Stephen vs Charles

A TenStones Game

In this game, I was challenged by my friend Stephen O'Leary, a professor at the University of Southern California and the author of O'Leary, SD, *Arguing the Apocalypse: A Theory of Millennial Rhetoric* (OUP, 1994)... We met because of common interests via an Internet mailing list, but discovered to our pleasure that we live less than half a mile from each other...

The game was played using the "instant message" function of the on-line service that we both subscribed to at the time, while we were both going on about our usual seeking out and unloading of files around midnight, two nights in a row. The whole Game probably took about an hour or so of on-line time, including all the other stuff we were doing, so our moves were about six minutes apart on average (by way of contrast, the "Alexandria Festival" Games, played by e-mail, took three days on average between moves).

As you read this Game through, you'll see that my final move clearly proves I'm more interested in making a beautiful symmetry than in scoring a maximum number of points... so this isn't a "normal" contest Game, "played" -- as the phrase goes -- "to win"... and falls instead into the (to me much more interesting) category I like to think of as Prospero Games, in which aesthetics means more than competition.

Charles Cameron

Move 1: Stephen

Position 1: "Who, if I cried out, would hear me among the angelic orders?" from Rainer Maria Rilke's *Duino Elegies*.

Move 2: Charles

Position 4, "It's an ill wind that blows no minds" (Malaclypse the Younger)

Move 3: Stephen

"There she blows!" --Melville (position 2)


Are you claiming any links here, Steve?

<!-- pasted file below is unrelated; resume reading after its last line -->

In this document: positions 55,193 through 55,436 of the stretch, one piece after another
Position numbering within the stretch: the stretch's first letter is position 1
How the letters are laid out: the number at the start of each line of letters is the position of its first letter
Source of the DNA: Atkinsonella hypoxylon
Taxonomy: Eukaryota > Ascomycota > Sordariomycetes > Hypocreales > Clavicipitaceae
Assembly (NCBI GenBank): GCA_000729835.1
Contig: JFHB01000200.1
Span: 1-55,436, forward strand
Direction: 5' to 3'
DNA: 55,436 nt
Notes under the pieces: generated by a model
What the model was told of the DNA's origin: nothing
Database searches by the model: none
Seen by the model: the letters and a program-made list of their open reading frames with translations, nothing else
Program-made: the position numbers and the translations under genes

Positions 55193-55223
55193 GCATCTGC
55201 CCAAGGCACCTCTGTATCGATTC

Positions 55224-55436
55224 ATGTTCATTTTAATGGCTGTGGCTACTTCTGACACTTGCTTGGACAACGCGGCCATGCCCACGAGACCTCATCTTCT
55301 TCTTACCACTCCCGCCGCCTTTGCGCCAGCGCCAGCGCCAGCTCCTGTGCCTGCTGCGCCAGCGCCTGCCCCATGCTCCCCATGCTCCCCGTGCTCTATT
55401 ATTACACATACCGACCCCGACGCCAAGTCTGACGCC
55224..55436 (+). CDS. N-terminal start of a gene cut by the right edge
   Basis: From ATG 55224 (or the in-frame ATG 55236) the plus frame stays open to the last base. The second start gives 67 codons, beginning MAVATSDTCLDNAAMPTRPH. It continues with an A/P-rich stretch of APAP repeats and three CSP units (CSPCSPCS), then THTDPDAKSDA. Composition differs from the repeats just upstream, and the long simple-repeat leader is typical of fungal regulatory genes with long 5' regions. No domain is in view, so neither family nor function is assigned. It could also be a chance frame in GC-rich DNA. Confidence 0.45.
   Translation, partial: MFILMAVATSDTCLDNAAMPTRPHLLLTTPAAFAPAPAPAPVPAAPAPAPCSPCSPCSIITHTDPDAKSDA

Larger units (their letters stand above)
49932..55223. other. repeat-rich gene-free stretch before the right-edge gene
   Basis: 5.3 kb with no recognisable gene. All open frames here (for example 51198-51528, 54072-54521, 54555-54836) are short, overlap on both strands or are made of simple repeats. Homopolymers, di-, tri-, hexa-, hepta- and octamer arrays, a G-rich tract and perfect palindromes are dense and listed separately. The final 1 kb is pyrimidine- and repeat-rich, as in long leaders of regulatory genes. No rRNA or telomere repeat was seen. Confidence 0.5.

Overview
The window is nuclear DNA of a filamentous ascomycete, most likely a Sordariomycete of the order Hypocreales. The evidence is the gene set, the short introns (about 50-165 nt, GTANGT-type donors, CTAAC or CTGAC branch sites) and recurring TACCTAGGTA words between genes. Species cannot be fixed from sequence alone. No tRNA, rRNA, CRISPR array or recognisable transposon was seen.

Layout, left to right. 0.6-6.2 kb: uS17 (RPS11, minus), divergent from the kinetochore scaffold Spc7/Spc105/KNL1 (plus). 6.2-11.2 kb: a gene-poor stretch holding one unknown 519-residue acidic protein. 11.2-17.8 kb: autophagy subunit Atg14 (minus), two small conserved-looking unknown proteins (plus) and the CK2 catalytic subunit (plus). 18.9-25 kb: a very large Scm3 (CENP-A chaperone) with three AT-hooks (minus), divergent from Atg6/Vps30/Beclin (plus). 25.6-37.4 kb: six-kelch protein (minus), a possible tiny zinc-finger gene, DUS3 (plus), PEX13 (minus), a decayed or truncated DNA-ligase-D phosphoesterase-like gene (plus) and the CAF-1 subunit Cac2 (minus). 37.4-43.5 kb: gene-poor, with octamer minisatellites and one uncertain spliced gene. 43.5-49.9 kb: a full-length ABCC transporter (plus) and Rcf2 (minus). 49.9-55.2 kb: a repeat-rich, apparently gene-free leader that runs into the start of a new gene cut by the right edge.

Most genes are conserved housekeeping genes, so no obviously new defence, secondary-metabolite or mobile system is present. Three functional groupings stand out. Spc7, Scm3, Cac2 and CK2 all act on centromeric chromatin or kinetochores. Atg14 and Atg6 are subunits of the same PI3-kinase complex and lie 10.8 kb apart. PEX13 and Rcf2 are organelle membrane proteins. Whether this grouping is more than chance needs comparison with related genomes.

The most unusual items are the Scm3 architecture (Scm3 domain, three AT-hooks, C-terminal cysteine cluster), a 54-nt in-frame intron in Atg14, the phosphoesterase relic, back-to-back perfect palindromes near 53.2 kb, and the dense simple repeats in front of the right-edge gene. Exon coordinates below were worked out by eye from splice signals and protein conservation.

Ah yes, links. With my mind blown and all, I had forgotten links. Um, I thought I had a link between Rilke and Melville, but I forgot it. One link, between Malaclypse and Melville, on blowing. Or something.


Who the hell (!) is/was Malaclypse, anyway?


A priest of Eris, a master of the Discordian mysteries... Take your time, rethink the link between Rilke and Melville, and claim it.


Time? Who has time? i seek only escape from the pressure of a deadline... Since this is my first game, perhaps you will let me withdraw the move, and replace it with the following: "Blow, winds, blow!" -- Wm Shakespeare. Two links claimed: The mad scene from Lear links to Malaclypse quote (wind blowing) and to Rilke, in that the speakers are both in a state of extreme anguish. One cannot claim two links between two particular moves/spaces, correct? Such as a link between Lear and Malaclypse because of "wind blowing" and also because of madness?

Move 4: Charles

Oh but yes indeed one can, and you just did, and you succeeded therein. My turn. Position 3. The Bora. The Bora is the maddening wind that was blowing in Trieste that day, into the teeth of which gale our Rilke spoke those words you quoted on the cliff below the castle wall at Duino. In law, it is apparently considered sufficient reason to explain why a man kills his wife or friend... So I claim a link for Bora to Rilke for the wind, and another to Lear for the conjunction of winds and madness... Maddening Winds FYI include the chinook, pampero, tramontane, bora, scirocco, levanter, mistral, foehn, and our own santana or should that be santa ana?